Join us for an evening dedicated to understanding foods that may less familiar as Bitesize at China Exchange returns. An array of the unfamiliar, the exotic and the weird will be on the menu with tastings and introductions from gifted foodies.
Announcing our first course:
With 40 tonnes of insects to every human, could tucking into bugs at breakfast provide a solution to the global food crisis and reduce the impact of meat farming on the environment? And what DO they taste like? Saiphin Moore, founder of Rosa’s Thai Café and Lao Café and author of the Rosa’s Thai Café cookbook, will make the case for enjoying insects as a regular part of our diets.
Announcing our second course:
Simply called “Old Milk” in Chinese, the European passion for cheese has not spread so easily to China. In fact, for many Mainlanders, the idea of cheese is just plain weird. Led by Srdja Mastilovic, Neal’s Yard Dairy’s Wholesale Manager, hear from the cream of the crop of dairy production and decide if you want to be a big cheese.
Announcing our third course
Get yourself into a pickle with James, the fermenter in chief at Kim Kong Kimchi – a specialist pickle producer in Harringey that supplies some of London’s most discerning food emporia. Learn more about the science of fermentation and the role it plays in creating the distinctive flavours in many cuisines including Korean and Sichuan dishes.
Announcing our last course
A staple of many a Chinatown menu, let food writer and Chinese food specialist Fuchsia Dunlop lead you on a guided duck tongue tasting. Yes, ducks have tongues! Tongues with bones! And the structure of these morsels is mostly tasty fat. Understand more about Chinese ideas on nose to tail eating and give a duck tongue a try! The duck tongues have been provided generously by China Exchange friends, SeeWoo.
Due to the nature of the event, we cannot offer alternative options for those with dietary requirements. All are welcome to attend and opt out of tastings if preferred.
Share your experience online with #EatWhat
About our speakers
Head Chef and Co-Owner of Rosa’s Thai Cafe & Lao Café, London
Saiphin’s career as a chef began over 20 years ago, when she opened up a grocery store in Phetchabun when she was still in secondary school. It was a huge success and became known by most, if not all, of those living in the area. From this, Saiphin decided to open a small restaurant that offered locals a number of her homemade favourites. In 2001, Saiphin travelled to Hong Kong; it was here that Saiphin met her husband-‐to-‐be and also business partner, Alex and they launched their first Thai restaurant. In 2006, the couple sold it and moved to London. A humble street stall on Brick Lane, offering a takeaway service of home-cooked Thai food, led to the purchase of an archetypal British “caff” in Spitalfields, where Rosa’s Thai Cafe was officially launched, June 2008. Demand naturally led to 10 sites today. In late 2016, Saiphin launched Lao Café offering authentic and exciting dishes from this lesser- known culinary region.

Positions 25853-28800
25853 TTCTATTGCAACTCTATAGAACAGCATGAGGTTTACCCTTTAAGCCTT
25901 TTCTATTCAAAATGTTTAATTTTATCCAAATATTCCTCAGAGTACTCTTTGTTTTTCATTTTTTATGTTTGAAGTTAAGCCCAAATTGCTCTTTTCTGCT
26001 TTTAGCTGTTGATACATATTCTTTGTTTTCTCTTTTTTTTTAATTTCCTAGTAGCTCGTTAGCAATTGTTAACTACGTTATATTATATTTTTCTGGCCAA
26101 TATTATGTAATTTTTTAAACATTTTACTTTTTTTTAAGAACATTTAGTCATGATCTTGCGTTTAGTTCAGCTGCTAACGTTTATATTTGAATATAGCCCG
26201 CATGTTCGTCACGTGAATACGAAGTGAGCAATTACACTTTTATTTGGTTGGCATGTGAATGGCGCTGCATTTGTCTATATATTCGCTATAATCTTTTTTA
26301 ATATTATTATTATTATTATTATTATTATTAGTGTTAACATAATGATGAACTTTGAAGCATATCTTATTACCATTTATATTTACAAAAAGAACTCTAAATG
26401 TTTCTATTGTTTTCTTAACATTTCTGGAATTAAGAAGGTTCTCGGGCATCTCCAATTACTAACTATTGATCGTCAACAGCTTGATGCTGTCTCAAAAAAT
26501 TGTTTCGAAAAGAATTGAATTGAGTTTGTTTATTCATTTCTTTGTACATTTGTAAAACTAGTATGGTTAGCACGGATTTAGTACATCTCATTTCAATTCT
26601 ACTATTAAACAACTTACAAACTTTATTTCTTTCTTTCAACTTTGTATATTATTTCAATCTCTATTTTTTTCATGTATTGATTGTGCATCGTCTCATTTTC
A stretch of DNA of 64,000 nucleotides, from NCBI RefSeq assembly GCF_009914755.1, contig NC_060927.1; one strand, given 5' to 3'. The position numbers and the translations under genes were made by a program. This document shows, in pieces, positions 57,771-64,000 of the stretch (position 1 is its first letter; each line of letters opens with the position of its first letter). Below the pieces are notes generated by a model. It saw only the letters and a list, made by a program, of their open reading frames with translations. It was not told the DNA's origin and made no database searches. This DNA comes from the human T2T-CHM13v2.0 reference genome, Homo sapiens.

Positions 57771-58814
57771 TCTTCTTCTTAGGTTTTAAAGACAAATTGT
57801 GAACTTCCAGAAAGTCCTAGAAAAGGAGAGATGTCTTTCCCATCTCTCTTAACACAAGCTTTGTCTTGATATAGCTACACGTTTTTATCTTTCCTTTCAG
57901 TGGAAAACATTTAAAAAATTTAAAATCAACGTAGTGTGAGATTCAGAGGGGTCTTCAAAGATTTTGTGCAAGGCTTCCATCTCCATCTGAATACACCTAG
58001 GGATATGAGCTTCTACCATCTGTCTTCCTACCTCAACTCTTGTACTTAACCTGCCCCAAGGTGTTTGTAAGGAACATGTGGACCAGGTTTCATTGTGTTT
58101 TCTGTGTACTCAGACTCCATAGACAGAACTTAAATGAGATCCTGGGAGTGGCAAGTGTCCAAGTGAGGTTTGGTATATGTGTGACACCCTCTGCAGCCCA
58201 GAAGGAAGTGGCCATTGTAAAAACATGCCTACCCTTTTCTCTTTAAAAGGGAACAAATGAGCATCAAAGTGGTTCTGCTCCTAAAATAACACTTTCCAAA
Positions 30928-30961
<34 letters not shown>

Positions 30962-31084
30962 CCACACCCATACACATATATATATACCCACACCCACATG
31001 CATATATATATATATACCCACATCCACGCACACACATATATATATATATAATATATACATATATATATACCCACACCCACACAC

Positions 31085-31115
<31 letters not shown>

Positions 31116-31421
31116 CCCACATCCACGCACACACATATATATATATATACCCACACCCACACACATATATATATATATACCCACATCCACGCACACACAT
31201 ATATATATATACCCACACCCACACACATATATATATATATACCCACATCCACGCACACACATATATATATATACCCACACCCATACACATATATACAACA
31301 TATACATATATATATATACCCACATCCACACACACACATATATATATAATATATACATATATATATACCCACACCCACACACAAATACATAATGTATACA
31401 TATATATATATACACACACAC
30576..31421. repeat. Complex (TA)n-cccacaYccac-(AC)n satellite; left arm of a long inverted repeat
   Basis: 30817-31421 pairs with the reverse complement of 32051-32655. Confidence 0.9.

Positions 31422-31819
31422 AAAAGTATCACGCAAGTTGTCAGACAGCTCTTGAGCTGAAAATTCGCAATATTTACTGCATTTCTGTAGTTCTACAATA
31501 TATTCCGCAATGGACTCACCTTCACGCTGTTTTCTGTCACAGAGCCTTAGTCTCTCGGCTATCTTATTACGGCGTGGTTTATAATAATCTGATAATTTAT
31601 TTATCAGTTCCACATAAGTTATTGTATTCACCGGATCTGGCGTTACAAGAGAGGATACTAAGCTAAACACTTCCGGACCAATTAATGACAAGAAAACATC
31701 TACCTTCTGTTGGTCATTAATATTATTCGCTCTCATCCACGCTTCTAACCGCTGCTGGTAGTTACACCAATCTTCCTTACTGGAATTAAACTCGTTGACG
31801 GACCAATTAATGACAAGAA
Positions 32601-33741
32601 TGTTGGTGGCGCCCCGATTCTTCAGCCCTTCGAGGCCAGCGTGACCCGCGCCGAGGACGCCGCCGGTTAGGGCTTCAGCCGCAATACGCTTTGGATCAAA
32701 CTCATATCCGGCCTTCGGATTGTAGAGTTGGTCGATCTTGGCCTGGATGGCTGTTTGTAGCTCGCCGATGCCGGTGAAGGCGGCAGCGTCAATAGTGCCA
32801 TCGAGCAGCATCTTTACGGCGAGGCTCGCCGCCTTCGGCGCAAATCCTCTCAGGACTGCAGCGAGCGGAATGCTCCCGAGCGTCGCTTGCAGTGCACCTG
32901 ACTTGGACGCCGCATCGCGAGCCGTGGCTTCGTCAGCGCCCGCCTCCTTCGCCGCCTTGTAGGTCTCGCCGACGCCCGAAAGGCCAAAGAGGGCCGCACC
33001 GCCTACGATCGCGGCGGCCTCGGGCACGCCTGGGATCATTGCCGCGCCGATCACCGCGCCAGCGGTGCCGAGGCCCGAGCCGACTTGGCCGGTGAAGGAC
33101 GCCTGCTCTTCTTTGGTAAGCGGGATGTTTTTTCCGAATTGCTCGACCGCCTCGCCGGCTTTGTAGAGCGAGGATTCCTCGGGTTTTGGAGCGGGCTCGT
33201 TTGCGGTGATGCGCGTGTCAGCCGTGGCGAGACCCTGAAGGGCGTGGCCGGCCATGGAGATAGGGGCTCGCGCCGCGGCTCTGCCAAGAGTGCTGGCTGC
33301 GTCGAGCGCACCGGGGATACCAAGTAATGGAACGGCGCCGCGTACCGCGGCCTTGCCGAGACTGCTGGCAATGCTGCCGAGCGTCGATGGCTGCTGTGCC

Neal’s Yard Dairy’s Wholesale Manager
Currently working at Neal’s Yard Dairy as Wholesale Manager, Srdja has been with company since 2003, learning about the art of cheese making and mongering. Srdja represented Britain at the 2009 Casseus Awards, the Cheese Olympics in Lyon and came home with a bronze medal. Last year he won the Cheesemonger Invitational and the chance to represent British Cheesemongers in the US. He is a geek for all things fermented.
James Kim Kong
James runs Kim Kong Kimchi, where’s he’s been making unpasteurised, vegan, baechu-style kimchi for the last 18 months. He began experimenting with recipes for kimchi for his pop-up restaurant ArtForEating while trying to make ‘zombie brains’ from fermented cauliflower. Since then, he got kind of obsessed with foods that fizz. He swapped the cauliflower for a crockpot and a clipboard, and kept experimenting to try and make the very best kimchi he could. Along the way, he found that by switching out fish products for aged miso, he could create something really delicious that was also ‘accidentally’ vegan. At this point he had way too much kimchi to eat by himself, so he posted about the finished product on a couple of local Facebook groups in Harringay, and thus Kim Kong Kimchi was born. Now you can find it all the way from Whitstable to Glasgow, corner stores, grocers and discerning supermarkets. Most recently James was thrilled to hear that Kim Kong Kimchi been recognised with a star from the Great Taste awards.
Cook and Food-Writer Specialising in Chinese cuisine
Fuchsia Dunlop s the author of the award-winning Land of Fish and Rice: Recipes from the Culinary Heart of China (a collection of recipes from the Jiangnan or Lower Yangtze Region in eastern China), Every Grain of Rice: Simple Chinese Home Cooking; Shark’s Fin and Sichuan Pepper: A Sweet-Sour Memoir of Eating in China, an account of her adventures in exploring Chinese food culture; and two other critically-acclaimed Chinese cookery books, Revolutionary Chinese Cookbook, and Sichuan Cookery (published in the US as Land of Plenty).
Fuchsia’s work has appeared in publications including The Financial Times, Lucky Peach, Saveur, The New Yorker, Observer Food Monthly and Gourmet. She is a regular guest on radio and television, and has appeared on shows including Anthony Bourdain’s Parts Unknown (2016), CNN’s On China, Gordon Ramsay’s The F-Word, NPR’s All Things Considered and The Food Programme on BBC Radio 4.
She is a consultant to the popular Barshu Sichuanese restaurant in London, as well as its sister restaurants Bashan and Baozi Inn, and has also consulted and taught Chinese cookery for companies including Williams Sonoma, Sharwoods and Marks and Spencer.
Eat What?! is made possible with the generous support of Lao Cafe; Kim Kong Kimchi; Neal’s Yard Dairy; SeeWoo and Fuchsia Dunlop.